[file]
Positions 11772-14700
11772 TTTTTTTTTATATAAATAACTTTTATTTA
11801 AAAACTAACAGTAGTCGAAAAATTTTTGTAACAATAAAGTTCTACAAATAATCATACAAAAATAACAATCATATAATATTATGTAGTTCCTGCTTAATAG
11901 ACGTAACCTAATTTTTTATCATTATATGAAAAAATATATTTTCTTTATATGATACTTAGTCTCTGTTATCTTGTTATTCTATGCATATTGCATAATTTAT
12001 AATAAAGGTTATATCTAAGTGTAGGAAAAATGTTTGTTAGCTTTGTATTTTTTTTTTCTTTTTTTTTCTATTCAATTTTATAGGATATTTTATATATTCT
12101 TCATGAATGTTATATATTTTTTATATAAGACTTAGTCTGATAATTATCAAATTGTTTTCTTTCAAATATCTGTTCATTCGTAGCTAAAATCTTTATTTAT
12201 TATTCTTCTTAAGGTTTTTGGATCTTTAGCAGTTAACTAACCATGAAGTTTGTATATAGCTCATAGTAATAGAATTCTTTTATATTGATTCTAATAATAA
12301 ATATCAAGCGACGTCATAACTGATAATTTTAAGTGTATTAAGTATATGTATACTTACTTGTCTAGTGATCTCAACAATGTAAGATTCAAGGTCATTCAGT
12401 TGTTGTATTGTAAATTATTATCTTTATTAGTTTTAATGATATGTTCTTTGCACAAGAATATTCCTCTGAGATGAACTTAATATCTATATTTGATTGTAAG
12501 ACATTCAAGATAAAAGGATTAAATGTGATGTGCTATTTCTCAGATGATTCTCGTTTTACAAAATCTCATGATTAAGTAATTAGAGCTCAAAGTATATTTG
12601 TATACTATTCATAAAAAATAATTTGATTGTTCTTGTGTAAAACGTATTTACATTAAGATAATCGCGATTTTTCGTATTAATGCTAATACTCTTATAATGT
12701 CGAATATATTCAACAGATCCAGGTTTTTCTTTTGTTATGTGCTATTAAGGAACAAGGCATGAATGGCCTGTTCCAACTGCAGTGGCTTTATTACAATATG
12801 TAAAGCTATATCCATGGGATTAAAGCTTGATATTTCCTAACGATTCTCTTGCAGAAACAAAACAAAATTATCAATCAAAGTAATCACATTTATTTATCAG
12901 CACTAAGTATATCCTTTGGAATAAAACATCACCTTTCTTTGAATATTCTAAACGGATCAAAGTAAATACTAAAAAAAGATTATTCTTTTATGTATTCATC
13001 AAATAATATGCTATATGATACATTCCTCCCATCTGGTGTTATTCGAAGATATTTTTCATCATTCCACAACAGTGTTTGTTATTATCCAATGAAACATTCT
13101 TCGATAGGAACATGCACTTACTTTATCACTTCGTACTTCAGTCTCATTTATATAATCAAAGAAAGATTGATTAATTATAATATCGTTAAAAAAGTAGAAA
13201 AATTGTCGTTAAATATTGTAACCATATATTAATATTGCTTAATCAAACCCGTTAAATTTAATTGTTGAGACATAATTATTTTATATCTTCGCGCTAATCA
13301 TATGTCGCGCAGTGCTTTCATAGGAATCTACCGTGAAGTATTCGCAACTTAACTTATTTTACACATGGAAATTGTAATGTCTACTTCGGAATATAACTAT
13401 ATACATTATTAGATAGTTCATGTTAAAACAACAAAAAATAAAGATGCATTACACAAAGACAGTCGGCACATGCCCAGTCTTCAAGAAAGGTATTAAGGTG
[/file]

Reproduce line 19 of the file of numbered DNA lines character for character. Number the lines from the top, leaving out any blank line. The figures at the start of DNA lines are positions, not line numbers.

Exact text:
13401 ATACATTATTAGATAGTTCATGTTAAAACAACAAAAAATAAAGATGCATTACACAAAGACAGTCGGCACATGCCCAGTCTTCAAGAAAGGTATTAAGGTG